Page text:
797 F2d 934 Dawson v. Mc Lennon
797 F.2d 934
John E. DAWSON Plaintiff-Appellant,
M.C. LENNON, Warden, et al, Defendants-Appellees.
Non Argument Calendar.
United States Court of Appeals,
Aug. 25, 1986.
Kenneth W. Sukhia, Asst. U.S. Atty., Tallahassee, Fla., for defendants-appellees.
Appeal from the United States District Court for the Northern District of Florida.
Before TJOFLAT, VANCE and KRAVITCH, Circuit Judges.
In this case Dawson, an inmate at the Federal Correctional Institute, Tallahassee, Florida appeals the dismissal with prejudice of a first amendment suit. The prison administration refused to allow him to conduct services in the "pagan religion" during a period in which he was in disciplinary segregation, and then revoked recognition of his church. The administration had previously recognized the pagan religion and permitted Dawson to conduct services. It had granted some of his requests for supplies and for permission to conduct various rites, and denied others because of the potential for disruption of prison routine and discipline. Dawson filed suit in federal district court, alleging that these actions infringed on his first amendment right to free exercise of religion.
Dawson moved for leave to proceed in forma pauperis to avoid paying fees and other expenses in pursuing his suit. He filed an affidavit stating that he had no money or real estate, vehicles or other assets that would enable him to pay his own court expenses. The magistrate initially granted him in forma pauperis status. The government challenged on grounds that Dawson had large holdings of money and property outside of prison. A number of courts previously had authoritatively determined that Dawson had substantial assets. See, e.g., Dawson v. U.S., # 84-3079 (11th Cir. Sept. 6, 1984) (unpublished denial of reconsideration of dismissal); U.S. v. Dawson, MCR: 81-00213; MCA: 83-2034/RV (N.D.Fla. Dec. 8, 1983) (adopting Magistrate's Order, Report and Recommendation of Nov. 14, 1983). Dawson had claimed that all his property in reality belonged to church of which he was founder and president. The church was in previous hearings determined to be a sham to conceal Dawson's property. Dawson had filed his in forma pauperis affidavit without alluding to these decisions or attempting to demonstrate a change in circumstances that would render their determination no longer valid. The magistrate found on May 14, 1985 that Dawson's in forma pauperis affidavit did not disclose all available assets and that he filed it in bad faith. The district court on June 7, 1985 adopted the magistrate's report and dismissed Dawson's case with prejudice.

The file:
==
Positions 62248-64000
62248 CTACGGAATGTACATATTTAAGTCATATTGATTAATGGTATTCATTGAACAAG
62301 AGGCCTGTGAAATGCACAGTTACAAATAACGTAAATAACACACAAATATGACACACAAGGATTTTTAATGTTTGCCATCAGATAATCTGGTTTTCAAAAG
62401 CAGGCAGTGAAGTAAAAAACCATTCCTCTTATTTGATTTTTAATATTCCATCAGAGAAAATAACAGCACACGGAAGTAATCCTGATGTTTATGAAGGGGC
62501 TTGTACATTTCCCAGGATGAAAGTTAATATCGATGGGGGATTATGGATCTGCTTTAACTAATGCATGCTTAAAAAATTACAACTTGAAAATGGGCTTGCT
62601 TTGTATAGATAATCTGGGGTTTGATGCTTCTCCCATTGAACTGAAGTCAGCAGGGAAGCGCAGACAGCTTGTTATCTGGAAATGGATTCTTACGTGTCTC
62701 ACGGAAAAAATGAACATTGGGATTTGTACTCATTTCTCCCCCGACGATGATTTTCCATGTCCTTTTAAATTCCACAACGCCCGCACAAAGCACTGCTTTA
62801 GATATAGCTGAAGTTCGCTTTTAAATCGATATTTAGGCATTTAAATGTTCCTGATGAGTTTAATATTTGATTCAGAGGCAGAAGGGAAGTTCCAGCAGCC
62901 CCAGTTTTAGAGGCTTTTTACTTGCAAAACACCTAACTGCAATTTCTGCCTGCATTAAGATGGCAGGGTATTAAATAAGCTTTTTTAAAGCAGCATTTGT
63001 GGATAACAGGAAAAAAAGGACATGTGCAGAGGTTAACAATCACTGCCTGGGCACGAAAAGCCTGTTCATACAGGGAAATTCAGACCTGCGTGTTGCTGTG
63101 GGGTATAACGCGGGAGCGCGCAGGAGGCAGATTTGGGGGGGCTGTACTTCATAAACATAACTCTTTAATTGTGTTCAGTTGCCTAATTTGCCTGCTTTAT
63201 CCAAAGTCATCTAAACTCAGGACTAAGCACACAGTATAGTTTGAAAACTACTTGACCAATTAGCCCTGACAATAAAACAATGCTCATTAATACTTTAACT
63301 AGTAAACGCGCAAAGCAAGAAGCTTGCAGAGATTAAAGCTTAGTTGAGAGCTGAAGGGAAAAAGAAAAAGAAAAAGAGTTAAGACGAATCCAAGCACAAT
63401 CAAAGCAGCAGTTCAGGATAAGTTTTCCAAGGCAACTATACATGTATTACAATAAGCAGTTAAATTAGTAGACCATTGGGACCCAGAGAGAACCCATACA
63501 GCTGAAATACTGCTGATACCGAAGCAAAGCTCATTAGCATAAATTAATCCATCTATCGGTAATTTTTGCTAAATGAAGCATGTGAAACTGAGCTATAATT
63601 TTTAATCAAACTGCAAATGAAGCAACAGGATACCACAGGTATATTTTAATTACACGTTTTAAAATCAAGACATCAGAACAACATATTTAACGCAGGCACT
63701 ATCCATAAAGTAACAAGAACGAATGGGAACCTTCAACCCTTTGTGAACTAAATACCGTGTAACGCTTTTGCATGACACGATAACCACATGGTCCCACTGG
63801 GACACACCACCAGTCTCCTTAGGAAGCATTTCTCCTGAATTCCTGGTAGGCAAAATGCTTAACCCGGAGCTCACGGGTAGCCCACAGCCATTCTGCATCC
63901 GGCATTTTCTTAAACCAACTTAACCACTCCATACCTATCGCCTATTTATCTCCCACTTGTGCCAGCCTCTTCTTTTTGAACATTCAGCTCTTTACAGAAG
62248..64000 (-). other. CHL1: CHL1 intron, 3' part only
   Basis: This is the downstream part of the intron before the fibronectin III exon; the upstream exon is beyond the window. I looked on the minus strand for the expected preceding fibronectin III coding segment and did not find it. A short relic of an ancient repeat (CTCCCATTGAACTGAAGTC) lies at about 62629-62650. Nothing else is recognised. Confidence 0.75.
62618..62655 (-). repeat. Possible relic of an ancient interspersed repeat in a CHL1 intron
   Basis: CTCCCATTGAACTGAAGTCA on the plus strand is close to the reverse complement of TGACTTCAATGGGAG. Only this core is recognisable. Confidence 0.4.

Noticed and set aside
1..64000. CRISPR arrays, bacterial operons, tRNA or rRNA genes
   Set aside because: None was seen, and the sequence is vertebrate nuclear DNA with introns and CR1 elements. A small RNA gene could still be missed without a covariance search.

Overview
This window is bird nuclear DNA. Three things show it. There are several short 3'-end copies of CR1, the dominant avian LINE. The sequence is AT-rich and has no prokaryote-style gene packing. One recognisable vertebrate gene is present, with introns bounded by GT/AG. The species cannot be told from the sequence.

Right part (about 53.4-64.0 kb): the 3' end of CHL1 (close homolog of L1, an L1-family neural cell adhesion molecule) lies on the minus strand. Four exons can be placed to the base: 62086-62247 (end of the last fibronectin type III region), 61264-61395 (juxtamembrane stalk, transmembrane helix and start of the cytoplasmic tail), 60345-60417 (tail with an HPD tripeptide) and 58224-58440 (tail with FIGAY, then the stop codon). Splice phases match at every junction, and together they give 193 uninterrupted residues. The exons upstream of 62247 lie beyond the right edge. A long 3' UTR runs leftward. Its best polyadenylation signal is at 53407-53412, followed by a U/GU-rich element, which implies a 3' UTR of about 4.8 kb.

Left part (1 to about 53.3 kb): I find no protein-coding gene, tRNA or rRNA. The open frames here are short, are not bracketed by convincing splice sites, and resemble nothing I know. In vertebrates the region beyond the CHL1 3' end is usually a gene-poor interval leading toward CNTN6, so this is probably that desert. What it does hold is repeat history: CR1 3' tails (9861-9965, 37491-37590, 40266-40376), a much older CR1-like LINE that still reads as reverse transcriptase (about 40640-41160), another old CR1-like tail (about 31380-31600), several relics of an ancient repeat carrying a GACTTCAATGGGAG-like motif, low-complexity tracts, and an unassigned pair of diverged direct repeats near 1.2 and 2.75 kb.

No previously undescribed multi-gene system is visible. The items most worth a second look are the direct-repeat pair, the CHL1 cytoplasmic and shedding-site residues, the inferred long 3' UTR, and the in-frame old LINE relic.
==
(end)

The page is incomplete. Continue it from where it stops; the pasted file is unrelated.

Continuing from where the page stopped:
In proceedings brought in forma pauperis, the court may dismiss the case if the allegation of poverty is untrue. 28 U.S.C. Sec. 1915(d). This court has upheld dismissal of a claim under 42 U.S.C. Sec. 1983 of a prisoner who professed to have no money in his prison accounts, which in fact contained thirty cents, and who had a history of manipulating his accounts to support claims of indigency. Collier v. Reigio, 760 F.2d 279 (11th Cir.1985). We have held that while dismissal of an action with prejudice is a sanction of last resort, it is appropriate in cases involving bad faith. State Exchange Bank v. Hartline, 693 F.2d 1350, 1352 (11th Cir.1982). The Third and Sixth Circuits have held dismissal with prejudice to be an appropriate sanction for deliberately filing a false affidavit of poverty. Harris v. Cuyler, 664 F.2d 388, 390-91 (3d Cir.1981) ("conscious or intentional acts or omissions"); Thompson v. Carlson, 705 F.2d 868 (6th Cir.1983); see also Camp v. Oliver, 609 F.Supp. 718, 719 (M.D.Ga.1985) (following Harris ); Ferguson-Bey v. Lever Brothers Co., 586 F.Supp. 1435, 1441-42 (D.Md.1984) (same). We adopt the Third Circuit's reasoning and hold that a district court has the discretion to dismiss a case with prejudice where a plaintiff has in bad faith filed a false affidavit of poverty.
Dawson's behavior in attempting to claim indigent status while failing to draw the court's attention to previous authoritative determinations of his lack of indigency is sufficient evidence of bad faith to support the district court's exercise of discretion. His claim that he attempted to pay filing fees on May 8, 1985 and that he withdrew his request for in forma pauperis status on May 31, 1985 does not require reversal of the dismissal order. Neither withdrawal nor payment was timely received, and, further, despite his claimed attempt to pay fees two weeks earlier, Dawson claimed in forma pauperis status on May 24, 1985 in his Objection to the Magistrate's Report and Recommendation. His argument that, because of the changeable nature of indigency, the authoritative effect of those previous determinations is an improper use of res judicata fails because he had the opportunity to demonstrate changed circumstances. Our reading of the record shows no merit to his claim that those determinations were made on the merits of his claim rather than on his state of indigency. The clear pattern of attempts to deceive the courts on his financial status in this and other cases justifies the district court's imposition of the severe sanction of dismissal with prejudice. The district court clearly acted within its discretion.